Monthly Message 
The Path Within
Brian Afton
YogaBetsy Discourse #15
  Much is made in Yoga of turning inward and being in the present moment. This is an idea which causes some confusion in students for several reasons. To begin with, they generally do not understand consciousness or time.

  Time is, of course, very real to us and we divide it up into the past, present, and future. However, the past is gone. It cannot be altered or touched by us. The future has not happened yet so we are not in touch with that either. This leaves the present and the very real, to us, solid world which surrounds us.

  We know a table is there in the present because it has mass and we can touch it. The existence of the present is proven to us, very convincingly, by sense experience indicating the presence of an external material world.

  However, the certainty of all that fades upon closer examination. Matter has been proven to be a different form of energy composed mostly of empty space and time is not so definite as it once appeared to be either.

  If we see a child riding a bicycle down the street or reach out and touch a tree or have any sensory experience involving the world out there, out there, we must admit, that according to the rules of the material world, this takes time. But wait a minute. That idea has important ramifications.

  Whether it is light reaching our eyes or impulses from our finger tips resulting from having touched a table; any signal from the external world must travel through our nervous system, and go through a complex series of chemical reactions before it is finally processed by the brain. Therefore any comprehension of the world we are experiencing in the so called now is actually in the past.

  The immediate past, to be sure, but the past nevertheless. Our sense experience is not in the present at all, it is a record of the near past. Furthermore, since quantum physics tells us that the very act of observing something changes it, so there is yet a further level of separation beyond that.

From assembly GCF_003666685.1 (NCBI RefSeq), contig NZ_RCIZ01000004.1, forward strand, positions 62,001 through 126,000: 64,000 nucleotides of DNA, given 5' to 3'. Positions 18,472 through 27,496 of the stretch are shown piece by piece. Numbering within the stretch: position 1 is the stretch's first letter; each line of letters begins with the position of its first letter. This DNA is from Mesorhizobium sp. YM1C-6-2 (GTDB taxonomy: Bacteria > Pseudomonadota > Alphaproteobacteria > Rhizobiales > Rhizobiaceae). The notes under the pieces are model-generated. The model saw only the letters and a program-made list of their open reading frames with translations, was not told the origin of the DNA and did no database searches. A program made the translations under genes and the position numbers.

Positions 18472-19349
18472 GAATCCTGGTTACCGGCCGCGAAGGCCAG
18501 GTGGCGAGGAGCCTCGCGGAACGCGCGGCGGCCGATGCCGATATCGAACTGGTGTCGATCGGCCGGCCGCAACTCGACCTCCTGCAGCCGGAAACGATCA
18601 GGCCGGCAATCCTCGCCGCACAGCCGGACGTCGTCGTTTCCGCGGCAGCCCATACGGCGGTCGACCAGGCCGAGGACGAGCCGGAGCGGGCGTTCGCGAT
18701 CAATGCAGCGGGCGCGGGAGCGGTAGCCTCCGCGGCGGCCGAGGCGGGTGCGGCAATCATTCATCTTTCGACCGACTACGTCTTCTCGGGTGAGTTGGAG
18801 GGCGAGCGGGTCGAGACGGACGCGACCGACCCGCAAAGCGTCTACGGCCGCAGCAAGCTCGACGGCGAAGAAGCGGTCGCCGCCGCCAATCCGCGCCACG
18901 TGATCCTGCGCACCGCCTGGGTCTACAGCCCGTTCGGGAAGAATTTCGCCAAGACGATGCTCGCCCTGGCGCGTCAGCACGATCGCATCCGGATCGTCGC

The main thing to recognize here is that we are not capable of sensing the external world in the present, not even in principle. It always exists a moment in the past and a moment in the future. The only place NOW exists is in your consciousness, which should tell us that something is not quite right with our picture of the world. We are like cosmic surfers caught between two immense waves: one in the past and one in the future .

  Buddhism and Hinduism have long taken the position that the world is an illusion: Maya. This is an idea which is at odds with western materialistic thinking, but, from a psychological point of view, at least, there is little doubt that it is true.

  Our personal perception of the world is our own reality, irrespective of whatever is actually out there, out there. That is where we live.

  Even if we accepted the materialistic western viewpoint it is now known that we distort the information that is coming to us. We filter the information coming to the brain according to our expectations and beliefs to such a degree that it profoundly affects our perception of whatever is out there, out there.

  Our experiences can change our brain and body, and the manner in which we perceive further experiences. For example, if an individual has a bad experience with a snake it is recorded into memory. Then the next time a similar experience starts to unfold the brain does not wait for all the information to come in before springing into action. The brain fills in details it presumes are going to be there and proceeds on a course of action immediately rather than waiting for the remaining information to arrive.

  Hormones flow, muscles snap into reflex action and the individual having the experience the second time is liable to jump several feet backwards before realizing there is no snake there at all, only a stick or a piece of rope.